In 1989, Edward Lorenz published a paper entitled, “Computational chaos- a prelude to computational instability” [L]. His paper looked at Euler approximations to differential equations. If the time increment of the approximating function was increased, he found that computational chaos set in. Since the numerics suggested transitivity and noninvertibility, he conjectured that transitive, noninvertible maps of an attractor were chaotic. To set the stage for investigating this conjecture, this thesis looked to examine the relationships between some of the standard definitions of chaos and attractor used throughout the literature. In addition to offering a proof of the Lorenz conjecture, a review of a number of related results was conducted. A side product of the work done was a partial result that tried to address whether topological transitivity carries sensitivity at a point to sensitivity on a set.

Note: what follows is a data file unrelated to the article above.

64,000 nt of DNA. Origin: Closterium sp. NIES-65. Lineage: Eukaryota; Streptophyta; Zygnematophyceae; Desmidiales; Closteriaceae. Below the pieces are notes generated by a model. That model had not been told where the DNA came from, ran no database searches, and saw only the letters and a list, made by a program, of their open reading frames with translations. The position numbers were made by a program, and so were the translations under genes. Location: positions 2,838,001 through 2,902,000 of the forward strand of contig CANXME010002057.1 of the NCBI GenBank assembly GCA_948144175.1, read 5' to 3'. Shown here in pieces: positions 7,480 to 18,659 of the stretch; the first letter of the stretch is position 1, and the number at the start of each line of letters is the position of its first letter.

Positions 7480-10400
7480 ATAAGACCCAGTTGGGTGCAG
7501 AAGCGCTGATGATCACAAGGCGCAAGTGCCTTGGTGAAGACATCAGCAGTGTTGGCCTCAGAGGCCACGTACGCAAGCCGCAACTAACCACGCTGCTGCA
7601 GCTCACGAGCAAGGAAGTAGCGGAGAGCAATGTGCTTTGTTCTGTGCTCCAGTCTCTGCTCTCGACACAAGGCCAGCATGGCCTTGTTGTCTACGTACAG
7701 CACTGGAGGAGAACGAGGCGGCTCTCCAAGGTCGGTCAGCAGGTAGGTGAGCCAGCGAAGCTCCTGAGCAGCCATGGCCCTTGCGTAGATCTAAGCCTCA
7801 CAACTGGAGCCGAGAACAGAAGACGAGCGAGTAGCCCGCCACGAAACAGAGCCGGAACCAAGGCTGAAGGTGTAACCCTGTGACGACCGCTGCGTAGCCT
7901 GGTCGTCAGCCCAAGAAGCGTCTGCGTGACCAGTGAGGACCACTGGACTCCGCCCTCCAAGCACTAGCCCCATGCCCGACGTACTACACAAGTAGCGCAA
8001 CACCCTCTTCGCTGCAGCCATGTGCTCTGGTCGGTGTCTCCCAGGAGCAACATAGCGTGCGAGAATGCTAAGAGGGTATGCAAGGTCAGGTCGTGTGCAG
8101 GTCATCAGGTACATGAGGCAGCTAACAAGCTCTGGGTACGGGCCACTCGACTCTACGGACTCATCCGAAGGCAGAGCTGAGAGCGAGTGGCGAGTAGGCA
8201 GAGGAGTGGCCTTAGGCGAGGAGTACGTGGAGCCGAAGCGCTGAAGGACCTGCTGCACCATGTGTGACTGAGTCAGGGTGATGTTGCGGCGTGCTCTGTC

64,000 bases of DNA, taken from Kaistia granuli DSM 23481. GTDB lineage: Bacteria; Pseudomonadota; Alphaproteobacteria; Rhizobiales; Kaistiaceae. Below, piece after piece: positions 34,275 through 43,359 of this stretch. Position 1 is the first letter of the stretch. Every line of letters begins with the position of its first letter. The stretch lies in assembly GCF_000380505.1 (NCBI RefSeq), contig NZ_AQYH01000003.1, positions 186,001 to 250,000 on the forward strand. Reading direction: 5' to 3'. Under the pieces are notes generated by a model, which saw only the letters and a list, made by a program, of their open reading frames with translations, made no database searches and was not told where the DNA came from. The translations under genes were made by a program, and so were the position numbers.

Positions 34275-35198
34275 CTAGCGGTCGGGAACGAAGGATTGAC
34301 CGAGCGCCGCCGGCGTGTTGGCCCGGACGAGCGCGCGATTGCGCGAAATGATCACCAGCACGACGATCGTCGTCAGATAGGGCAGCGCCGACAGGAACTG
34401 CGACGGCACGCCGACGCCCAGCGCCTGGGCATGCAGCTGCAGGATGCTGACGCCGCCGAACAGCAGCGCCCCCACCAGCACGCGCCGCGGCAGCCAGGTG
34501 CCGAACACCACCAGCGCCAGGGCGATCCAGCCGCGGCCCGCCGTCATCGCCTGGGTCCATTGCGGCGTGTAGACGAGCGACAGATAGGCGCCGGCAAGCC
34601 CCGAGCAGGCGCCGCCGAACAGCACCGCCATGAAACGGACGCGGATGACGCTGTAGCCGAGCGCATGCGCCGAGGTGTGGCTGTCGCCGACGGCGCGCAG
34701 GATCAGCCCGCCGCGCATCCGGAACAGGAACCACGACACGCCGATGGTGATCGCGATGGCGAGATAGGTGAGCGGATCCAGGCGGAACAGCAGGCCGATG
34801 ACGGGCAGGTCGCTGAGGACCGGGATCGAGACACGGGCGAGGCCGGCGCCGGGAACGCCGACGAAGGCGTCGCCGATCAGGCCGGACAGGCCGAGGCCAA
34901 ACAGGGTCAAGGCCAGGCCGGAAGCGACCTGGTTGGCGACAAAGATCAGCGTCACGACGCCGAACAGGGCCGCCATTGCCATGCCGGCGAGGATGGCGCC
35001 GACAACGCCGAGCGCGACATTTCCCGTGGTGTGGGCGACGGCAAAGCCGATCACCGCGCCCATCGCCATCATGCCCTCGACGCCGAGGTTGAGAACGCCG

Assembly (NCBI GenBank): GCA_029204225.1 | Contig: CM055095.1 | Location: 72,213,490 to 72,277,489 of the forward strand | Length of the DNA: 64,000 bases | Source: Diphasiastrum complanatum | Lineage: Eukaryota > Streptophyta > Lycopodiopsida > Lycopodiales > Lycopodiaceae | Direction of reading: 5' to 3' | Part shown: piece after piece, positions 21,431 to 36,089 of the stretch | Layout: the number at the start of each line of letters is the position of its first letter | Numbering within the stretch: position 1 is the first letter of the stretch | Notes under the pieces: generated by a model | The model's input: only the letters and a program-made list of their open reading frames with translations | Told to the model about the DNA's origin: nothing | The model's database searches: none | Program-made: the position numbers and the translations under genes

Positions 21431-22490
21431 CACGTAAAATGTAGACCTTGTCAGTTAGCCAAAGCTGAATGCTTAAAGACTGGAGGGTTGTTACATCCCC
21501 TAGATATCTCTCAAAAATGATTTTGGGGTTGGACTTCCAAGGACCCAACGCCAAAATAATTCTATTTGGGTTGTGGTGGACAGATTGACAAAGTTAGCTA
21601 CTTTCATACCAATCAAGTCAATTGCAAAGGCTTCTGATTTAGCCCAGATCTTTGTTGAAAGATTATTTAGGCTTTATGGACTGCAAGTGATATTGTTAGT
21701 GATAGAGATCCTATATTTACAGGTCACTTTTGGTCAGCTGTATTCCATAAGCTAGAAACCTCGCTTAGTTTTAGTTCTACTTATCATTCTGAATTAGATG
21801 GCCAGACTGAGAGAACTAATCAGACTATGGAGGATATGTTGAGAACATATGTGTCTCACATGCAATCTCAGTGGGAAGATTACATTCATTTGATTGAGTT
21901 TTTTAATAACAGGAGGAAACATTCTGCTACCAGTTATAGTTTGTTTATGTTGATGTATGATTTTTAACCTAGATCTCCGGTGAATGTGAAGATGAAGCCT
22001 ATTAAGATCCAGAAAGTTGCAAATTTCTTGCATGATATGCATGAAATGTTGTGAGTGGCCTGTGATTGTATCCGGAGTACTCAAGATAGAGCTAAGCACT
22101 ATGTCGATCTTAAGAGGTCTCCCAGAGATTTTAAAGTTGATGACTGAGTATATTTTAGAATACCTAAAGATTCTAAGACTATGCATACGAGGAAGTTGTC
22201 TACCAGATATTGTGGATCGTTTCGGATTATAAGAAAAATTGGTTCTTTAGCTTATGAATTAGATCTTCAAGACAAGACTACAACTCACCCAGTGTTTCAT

University of Minnesota M.S. dissertation. July 2010. Major: Mathematics. Advisor: Bruce B. Peckham. 1 computer file (PDF); iv, 36 pages, appendices A-C.
Taft, Garrett Thomas.
Chaos, attractors and the Lorenz conjecture: Noninvertible transitive maps of ivariant sets are sensitive..
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